Vietnam in September sentenced three bloggers to between four and 12 years in prison for spreading propaganda against the state.  Their trial lasted just a few hours and was criticized by the United Nations human rights chief.  

The U.S. State Department called those sentences deeply troubling.

Wednesday, he U.S. Embassy in Hanoi called for Vietnam to immediately release the activists and all prisoners of conscience.  

In a statement, the embassy says treatment for the convicted was inconsistent with Vietnam’s obligations under international and human rights laws.

You May Like

Video Obama to Send 3,000 Troops to Liberia in Ebola Fight

At Centers for Disease Control and Prevention, President says US will take leadership role for a global response to deadly Ebola virus that is ravaging West Africa More

Video China Muslims Work to Change Perceptions After Knife Attacks

Muslims in Kunming say that they condemn the violence, it is not a reflection of the true beliefs of their faith More

Humanitarian Aid, Equipment Blocked in Cameroon

Move is seen as a developing supply crisis in West Africa More

This forum has been closed.
Comment Sorting
Comments
     
by: Jonathan Huang from: canada
January 09, 2013 11:03 PM
LOL. poor Vietnam, it doesnt has any real allies. Why dont just keep the mouth shut. If China beats Vietnam up, no other country really want to help it.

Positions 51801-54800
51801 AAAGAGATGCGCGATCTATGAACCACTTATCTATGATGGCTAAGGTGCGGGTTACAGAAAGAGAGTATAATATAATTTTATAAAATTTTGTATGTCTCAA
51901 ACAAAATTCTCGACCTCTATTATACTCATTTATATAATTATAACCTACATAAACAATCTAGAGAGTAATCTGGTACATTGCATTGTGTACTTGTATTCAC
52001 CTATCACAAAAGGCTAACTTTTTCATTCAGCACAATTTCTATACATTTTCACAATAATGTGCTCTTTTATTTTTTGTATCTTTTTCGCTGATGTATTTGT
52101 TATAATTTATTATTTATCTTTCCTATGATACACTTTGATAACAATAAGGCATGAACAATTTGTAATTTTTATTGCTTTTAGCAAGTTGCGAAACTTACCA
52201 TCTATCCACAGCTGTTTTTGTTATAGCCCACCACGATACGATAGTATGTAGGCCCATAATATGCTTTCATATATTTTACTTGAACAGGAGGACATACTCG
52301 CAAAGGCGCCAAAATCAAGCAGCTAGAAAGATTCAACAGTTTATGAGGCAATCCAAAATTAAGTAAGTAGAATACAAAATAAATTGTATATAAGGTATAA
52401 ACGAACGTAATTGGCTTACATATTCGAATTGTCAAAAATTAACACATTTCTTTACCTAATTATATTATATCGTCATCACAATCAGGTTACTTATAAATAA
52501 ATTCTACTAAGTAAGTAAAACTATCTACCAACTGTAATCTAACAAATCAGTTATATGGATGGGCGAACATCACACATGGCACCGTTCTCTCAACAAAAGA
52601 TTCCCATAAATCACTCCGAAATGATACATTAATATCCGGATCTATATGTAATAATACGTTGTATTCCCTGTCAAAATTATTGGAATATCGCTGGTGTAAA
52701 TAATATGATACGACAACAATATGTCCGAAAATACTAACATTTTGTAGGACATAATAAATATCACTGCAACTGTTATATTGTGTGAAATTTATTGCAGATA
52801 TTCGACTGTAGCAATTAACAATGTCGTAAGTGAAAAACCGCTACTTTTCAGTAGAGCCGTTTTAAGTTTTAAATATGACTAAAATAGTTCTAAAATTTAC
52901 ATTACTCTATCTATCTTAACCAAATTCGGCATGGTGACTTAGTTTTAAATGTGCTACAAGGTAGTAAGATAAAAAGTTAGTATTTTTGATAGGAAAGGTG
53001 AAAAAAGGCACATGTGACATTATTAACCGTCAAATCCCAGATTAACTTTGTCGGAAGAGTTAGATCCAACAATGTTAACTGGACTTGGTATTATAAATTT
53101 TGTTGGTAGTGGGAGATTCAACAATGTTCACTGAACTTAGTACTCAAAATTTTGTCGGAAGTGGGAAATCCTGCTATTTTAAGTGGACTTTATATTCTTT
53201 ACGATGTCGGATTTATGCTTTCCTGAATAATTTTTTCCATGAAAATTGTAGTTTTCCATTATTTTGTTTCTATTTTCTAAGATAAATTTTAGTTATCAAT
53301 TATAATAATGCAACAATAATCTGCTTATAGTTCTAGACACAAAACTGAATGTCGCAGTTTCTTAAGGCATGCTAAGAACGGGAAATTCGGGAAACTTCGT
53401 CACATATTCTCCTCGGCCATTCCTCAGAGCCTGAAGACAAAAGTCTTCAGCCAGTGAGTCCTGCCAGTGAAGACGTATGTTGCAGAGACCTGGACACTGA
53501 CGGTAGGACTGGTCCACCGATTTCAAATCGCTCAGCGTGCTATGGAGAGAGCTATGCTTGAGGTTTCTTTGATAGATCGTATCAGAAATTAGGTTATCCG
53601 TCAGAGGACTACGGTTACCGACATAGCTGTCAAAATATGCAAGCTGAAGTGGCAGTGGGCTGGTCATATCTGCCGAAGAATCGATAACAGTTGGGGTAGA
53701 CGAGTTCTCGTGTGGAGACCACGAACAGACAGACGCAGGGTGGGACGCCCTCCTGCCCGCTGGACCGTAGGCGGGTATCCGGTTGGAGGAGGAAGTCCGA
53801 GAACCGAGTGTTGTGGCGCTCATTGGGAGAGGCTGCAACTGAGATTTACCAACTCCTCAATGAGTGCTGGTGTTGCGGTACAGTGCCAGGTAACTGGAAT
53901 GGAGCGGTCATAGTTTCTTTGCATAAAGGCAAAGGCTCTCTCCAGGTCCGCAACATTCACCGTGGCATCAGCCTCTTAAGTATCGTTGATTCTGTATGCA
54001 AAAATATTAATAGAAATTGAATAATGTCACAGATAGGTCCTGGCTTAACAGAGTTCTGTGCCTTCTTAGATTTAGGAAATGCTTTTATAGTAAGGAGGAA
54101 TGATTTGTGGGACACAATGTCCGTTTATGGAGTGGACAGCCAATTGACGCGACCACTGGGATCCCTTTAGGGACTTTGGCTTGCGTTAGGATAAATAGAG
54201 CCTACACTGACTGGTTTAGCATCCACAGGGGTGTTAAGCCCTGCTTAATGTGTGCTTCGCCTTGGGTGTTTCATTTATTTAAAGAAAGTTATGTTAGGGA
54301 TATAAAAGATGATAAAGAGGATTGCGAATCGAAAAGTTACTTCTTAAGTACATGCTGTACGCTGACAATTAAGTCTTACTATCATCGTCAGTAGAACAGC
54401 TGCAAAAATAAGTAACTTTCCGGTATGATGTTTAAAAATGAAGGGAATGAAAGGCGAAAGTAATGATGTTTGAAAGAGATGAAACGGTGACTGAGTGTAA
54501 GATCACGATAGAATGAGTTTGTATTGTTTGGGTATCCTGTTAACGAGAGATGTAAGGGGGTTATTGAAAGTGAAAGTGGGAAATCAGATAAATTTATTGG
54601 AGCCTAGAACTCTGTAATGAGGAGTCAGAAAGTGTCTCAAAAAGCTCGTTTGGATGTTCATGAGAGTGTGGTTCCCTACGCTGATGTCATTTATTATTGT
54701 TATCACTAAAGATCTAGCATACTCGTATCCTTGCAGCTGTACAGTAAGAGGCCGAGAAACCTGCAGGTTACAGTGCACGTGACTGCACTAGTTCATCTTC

In Response

by: remie from: canada
January 11, 2013 7:07 AM
@jonathan huang
I dont know why you talk like China is so tough, your population is 1.4 billion to 100 million but still china doesnt own Vietnam. Vietnam has defend its country from greedy China for centuries. Chinese are such good warriors but yet I see none in any combat sport,WHY? HAHAHA Also why does your"ancient " time history fabricate that Vietnam is party of China? And your brainwash population believes it.
HAHAHA





In Response

by: Hoang from: Canada
January 10, 2013 6:54 AM
To Jonathan Huang,
You must be talking about China.
Go back to China and prepare to fight for your motherland against the world who hates China. Even North Korea hates Chinamen.
Down with China! down, down, down.

Featured Videos

Your JavaScript is turned off or you have an old version of Adobe's Flash Player. Get the latest Flash player.
NASA Picks Boeing, SpaceX to Carry Astronauts Into Spacei
X
September 17, 2014 4:20 AM
The U.S. space agency, NASA, has chosen Boeing and SpaceX companies to build the next generation of spacecraft that will carry U.S. astronauts to the International Space Station by the year 2017. The deal with private industry enables NASA to end its dependence on Russia to send space crews into low Earth orbit and back. Zlatica Hoke has more.
Video

Video NASA Picks Boeing, SpaceX to Carry Astronauts Into Space

The U.S. space agency, NASA, has chosen Boeing and SpaceX companies to build the next generation of spacecraft that will carry U.S. astronauts to the International Space Station by the year 2017. The deal with private industry enables NASA to end its dependence on Russia to send space crews into low Earth orbit and back. Zlatica Hoke has more.
Video

Video Future of Ukrainian Former President's Estate Uncertain